EU to UK Data Transfers
When the UK exits the EU without a deal, the UK will automatically be regarded as a country that does not provide adequate protection of personal data originating from the EU. In practice, this means that EU entities transferring personal data to the UK must ensure that, prior to the Brexit Date, appropriate safeguards are put in place (e.g., Standard Contractual Clauses or Binding Corporate Rules).
Use of UK (Sub-)Processors
EU controllers using UK processors or sub-processors will need to ensure that, aside from a data processing agreement in accordance with Article 28 GDPR, express contractual safeguards to ensure adequate protection of personal data (e.g., Controller-Processor Standard Contractual Clauses) are put in place.
UK to EU or Adequate Countries Data Transfers
Transfers from the UK to the EU or other adequate countries (including organisations adhering to the Privacy Shield) are unlikely to be affected. However, onward transfers of personal data originating from the EU by UK entities may become an issue. Indeed, contractual arrangements imposed upon UK entities to legitimise data transfers from the EU to the UK (e.g., Standard Contractual Clauses) generally require the same obligations to be passed on to any third parties that will be processing the data. As a result, existing arrangements between UK entities and entities located elsewhere and that are processing personal data originating from the EU may need to be reviewed and updated. New arrangements between UK entities and entities located elsewhere and that are processing personal data originating from the EU will also require specific attention in order to ensure compliance with the UK entity’s obligations under contractual arrangements to legitimise data transfers from the EU to the UK.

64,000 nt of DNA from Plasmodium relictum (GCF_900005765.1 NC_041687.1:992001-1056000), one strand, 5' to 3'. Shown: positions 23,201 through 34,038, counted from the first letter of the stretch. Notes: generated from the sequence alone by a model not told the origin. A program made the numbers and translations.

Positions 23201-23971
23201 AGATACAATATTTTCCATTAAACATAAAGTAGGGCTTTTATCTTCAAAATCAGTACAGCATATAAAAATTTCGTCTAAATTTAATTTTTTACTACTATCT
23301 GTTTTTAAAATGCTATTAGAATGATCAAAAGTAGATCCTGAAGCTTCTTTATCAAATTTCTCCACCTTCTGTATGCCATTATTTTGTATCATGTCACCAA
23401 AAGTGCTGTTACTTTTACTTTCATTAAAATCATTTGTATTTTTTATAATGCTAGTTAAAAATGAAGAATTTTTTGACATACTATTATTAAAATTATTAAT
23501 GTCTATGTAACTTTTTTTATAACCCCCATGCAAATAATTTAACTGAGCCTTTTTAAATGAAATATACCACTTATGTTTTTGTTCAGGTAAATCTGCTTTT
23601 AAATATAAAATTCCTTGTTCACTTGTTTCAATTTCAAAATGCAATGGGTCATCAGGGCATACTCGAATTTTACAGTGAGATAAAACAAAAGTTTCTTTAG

Lead Supervisory Authority
Due to the fact that their main EU establishment is located in the UK, many multinationals operating across the EU are currently subject to the competence of the ICO as lead supervisory authority under the one-stop-shop mechanism foreseen by the GDPR. In the event the UK ceases to be an EU Member State, the ICO will no longer be considered as a supervisory authority for the purposes of the GDPR, will no longer be a member of the EPDB and will no longer be able to act as lead supervisory authority. As a result, UK headquartered multinationals may need to select an alternative lead supervisory authority (within the EU) or an additional one in parallel with the ICO. UK headquartered multinationals operating across the EU will be accountable to a variety of EU data protection supervisory authorities instead of only to the ICO. Therefore, some of them may even consider moving their headquarters to an EU Member State in order to secure the lead supervisory authority benefit.
In the event the UK and the EU would still agree on a Withdrawal Agreement (albeit in a modified form), the immediate impact of Brexit on data protection will be rather limited.
During the Transition Period
After the Transition Period